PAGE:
Following my residency at the Fondation Claude Monet, this series aims to reaffirm the existence of a porous frontier between figuration and abstraction, of which Claude Monet was one of the first explorers and on which I propose to work. While in his Nymphéas he pushed his study of nature to the limit of abstraction, I propose a contrary process starting from abstraction to progressively closer to a figuration of natural forms.

In practice, this will have me embark on a disappearance of shape and contour: the optical vibration here comes from liquid cracks that are difficult to describe: the upper pictorial layer is stretched to the point of utter decay, revealing camaïeu of lower layers. By this process, whose potential I am only beginning to explore, I get to work with acrylic paint as one would with oil, i.e. by applying successive layers and transparency.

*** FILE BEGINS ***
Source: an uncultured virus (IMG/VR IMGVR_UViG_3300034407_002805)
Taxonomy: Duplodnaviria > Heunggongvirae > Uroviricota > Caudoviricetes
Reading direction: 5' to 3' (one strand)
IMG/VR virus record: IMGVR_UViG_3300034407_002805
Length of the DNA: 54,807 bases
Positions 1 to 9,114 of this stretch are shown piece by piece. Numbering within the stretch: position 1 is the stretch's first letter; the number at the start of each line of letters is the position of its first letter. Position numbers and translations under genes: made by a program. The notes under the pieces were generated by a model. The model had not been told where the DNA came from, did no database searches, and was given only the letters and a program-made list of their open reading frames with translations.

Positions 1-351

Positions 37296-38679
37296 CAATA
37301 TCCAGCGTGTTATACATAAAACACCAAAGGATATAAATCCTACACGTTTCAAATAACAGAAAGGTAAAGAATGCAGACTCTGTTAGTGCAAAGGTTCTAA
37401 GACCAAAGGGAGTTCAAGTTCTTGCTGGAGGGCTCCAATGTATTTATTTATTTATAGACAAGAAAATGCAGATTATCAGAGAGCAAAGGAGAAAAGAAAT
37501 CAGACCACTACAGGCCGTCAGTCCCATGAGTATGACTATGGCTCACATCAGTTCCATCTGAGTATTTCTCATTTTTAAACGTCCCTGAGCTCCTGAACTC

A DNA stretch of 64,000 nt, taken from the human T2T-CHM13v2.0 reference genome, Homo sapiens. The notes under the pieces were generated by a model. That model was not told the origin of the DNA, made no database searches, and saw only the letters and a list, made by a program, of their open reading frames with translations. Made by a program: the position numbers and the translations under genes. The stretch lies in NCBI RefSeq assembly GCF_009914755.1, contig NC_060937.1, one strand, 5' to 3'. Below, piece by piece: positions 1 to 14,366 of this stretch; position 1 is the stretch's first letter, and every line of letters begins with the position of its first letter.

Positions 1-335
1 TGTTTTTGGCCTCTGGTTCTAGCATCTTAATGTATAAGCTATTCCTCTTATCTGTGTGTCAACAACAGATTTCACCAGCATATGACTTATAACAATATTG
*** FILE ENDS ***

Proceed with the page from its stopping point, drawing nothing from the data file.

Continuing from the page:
A century after the realization of the Nymphéas, jI can feel a historical link between the avant-garde of Monet, the American Expressionism that stemmed from it and, finally, the pictorial technique used in the realisation of this series. My approach is certainly very different from that of the Impressionists, but similar, nonetheless, in its foundations: exact representation is neglected, with the focus lying, instead, on the phenomenon (an optical phenomenon among the Impressionists, a biological phenomenon in my case).